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Archiving Web Sites - Get

Q. How can I collect web content that falls within my collecting mission?

The following table outlines six ways to collect web content. All six approaches involve multiple selection decisions: which sources to engage, how often to collect content, what collecting parameters to use, and how much effort to invest in fixing specific problem cases.  For a discussion of five of these approaches (does not address capture at the source), see [Lee].





Ask the provider

Through direct contact, the collector can request and negotiate for a direct transfer of the data that reside on the server(s) of the provider

Can yield information not directly accessible through other means, and can get data directly from the source (e.g. whole database, high-res images) rather than what’s served through the Web

Requires cooperation of the provider

See if someone else has it[i]

If content has been cached by a search service, harvested by the Internet Archive or collected by a peer institution, obtain copy of content from them

Allows for post hoc recovery

Coverage and success of recovery are subject to the systems and priorities of systems that were designed for other purposes

Follow links

Start with seed URLs, then recursively follow them—possibly feeding new URLs back into seed list (used by search engine bots and many web crawlers)

Tools and techniques are very well-established and well-understood

Many dimensions of interest (e.g. provenance, topic, time period) are not reflected in the link patterns of web content

Pull results of queries

Collecting institution issues queries to known sources (e.g., collecting videos from YouTube by queries for specific named individuals)

Can benefit from the structure and standardized interfaces of the content providers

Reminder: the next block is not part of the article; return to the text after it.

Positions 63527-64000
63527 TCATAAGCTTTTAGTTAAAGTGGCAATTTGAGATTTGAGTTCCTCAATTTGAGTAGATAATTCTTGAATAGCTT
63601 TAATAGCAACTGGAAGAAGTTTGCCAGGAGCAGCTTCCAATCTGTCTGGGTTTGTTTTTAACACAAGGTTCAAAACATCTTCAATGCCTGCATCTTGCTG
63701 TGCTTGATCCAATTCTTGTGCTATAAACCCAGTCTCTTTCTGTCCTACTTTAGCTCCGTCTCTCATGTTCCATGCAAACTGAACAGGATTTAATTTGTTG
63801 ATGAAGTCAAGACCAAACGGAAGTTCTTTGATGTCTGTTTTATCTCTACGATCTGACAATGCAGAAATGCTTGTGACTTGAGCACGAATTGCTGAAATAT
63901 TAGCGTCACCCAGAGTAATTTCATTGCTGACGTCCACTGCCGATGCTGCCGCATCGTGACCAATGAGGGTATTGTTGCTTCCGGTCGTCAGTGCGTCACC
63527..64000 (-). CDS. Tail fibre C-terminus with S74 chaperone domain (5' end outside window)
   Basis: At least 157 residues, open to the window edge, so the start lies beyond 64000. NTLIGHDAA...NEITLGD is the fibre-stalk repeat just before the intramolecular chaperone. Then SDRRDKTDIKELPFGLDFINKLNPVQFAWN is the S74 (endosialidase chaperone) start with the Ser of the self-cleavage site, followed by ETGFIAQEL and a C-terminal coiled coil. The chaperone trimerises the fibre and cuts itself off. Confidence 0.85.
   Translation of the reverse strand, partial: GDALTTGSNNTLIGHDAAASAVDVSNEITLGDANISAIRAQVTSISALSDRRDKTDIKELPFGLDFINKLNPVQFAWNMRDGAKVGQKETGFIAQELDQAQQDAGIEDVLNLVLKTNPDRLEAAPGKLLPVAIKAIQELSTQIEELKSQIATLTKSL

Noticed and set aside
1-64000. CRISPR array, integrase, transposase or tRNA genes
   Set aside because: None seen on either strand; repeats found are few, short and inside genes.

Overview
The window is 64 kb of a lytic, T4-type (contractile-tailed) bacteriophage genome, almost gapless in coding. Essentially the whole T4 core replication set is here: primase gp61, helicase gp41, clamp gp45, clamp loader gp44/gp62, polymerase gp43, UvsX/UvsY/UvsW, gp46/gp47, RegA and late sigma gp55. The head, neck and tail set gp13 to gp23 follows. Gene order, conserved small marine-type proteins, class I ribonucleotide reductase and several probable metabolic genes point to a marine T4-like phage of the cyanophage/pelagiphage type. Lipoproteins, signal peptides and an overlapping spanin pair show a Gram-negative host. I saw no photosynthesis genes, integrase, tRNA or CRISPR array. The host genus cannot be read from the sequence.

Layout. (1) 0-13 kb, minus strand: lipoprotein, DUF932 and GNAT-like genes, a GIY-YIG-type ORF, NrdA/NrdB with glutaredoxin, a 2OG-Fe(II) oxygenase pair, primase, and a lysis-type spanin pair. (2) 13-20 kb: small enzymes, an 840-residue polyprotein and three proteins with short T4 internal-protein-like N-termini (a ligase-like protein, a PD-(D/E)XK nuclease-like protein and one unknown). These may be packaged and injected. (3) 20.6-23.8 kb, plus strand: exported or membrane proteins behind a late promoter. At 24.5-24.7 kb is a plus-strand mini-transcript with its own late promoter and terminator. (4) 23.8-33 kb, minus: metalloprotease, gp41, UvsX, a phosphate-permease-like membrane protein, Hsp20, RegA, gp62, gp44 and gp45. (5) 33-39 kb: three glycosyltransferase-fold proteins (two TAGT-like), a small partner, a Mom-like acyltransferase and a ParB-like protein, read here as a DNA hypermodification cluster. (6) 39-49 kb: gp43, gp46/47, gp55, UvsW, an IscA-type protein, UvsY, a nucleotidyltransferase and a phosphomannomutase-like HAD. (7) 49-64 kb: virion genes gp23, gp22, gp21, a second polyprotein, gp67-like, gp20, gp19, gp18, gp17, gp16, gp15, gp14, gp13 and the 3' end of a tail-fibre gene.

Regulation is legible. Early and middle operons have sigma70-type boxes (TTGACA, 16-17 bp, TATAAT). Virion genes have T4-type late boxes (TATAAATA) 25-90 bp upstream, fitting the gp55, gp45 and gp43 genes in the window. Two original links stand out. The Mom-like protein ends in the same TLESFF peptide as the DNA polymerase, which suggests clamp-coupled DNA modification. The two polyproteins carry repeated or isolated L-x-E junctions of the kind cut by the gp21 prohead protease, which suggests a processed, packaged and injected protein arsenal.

Strongly dependent on interface and ranking algorithms of the content provider’s system

Receive results of pushed queries

Subscription model of tapping into alert services or “feeds” that are pushed to the collecting institution

Particularly good for communication forms (e.g. blogs) that are “post-centric” rather than “page-centric”

Feeds of content will often lose formatting and contextual information that could be important to retain

Capture data and changes at the source      

[i] See Warrick—Recover Your Lost Website,


Stated more simply, there are two fundamental approaches to capturing web content for purposes of building digital collections: recursive link-following and query submission. The former has been the most common and involves the identification of a set of seed uniform resource locators (URLs) and then recursively following links within a specified set of constraints (e.g., number of hops, specific domains). When collecting content from specific, database-driven web spaces, query submission is often the most effective

Effective web collecting strategies will often involve a combination of link-following and text-based queries.  For example, several projects have demonstrated methods for further scoping a topic-based crawl, based on automated analysis of the content of pages or their place within a larger network of pages.[i] There have also been many successful efforts to automatically populate web entry forms in order to collect pages that cannot be reached directly through link-following.[ii] Four fundamental parameters for any web collecting initiative are: environments crawled (e.g., blogosphere, YouTube); access points from those environments used as crawling or selection criteria (e.g., number of views, primary relevance based on term matching, number of in-links, channel or account from which an item was submitted); threshold values for scoping capture within given access points (e.g., one hundred most relevant query results, at least five in-links);[iii] and frequency of crawls. It is very likely that the most appropriate approaches will vary the environments, access points, and thresholds in different ways, depending on the materials and collecting goals.  For example, different types of web materials change or disappear from the Web at very different rates, which implies the need for different crawl frequencies.[iv]